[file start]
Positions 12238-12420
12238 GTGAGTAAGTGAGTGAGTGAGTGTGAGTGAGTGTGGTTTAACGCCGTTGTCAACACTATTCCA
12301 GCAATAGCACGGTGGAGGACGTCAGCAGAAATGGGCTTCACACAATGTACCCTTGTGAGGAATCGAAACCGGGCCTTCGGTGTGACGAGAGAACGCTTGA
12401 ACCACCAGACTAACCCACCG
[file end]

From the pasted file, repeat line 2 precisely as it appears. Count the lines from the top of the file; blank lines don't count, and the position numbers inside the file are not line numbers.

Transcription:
12238 GTGAGTAAGTGAGTGAGTGAGTGTGAGTGAGTGTGGTTTAACGCCGTTGTCAACACTATTCCA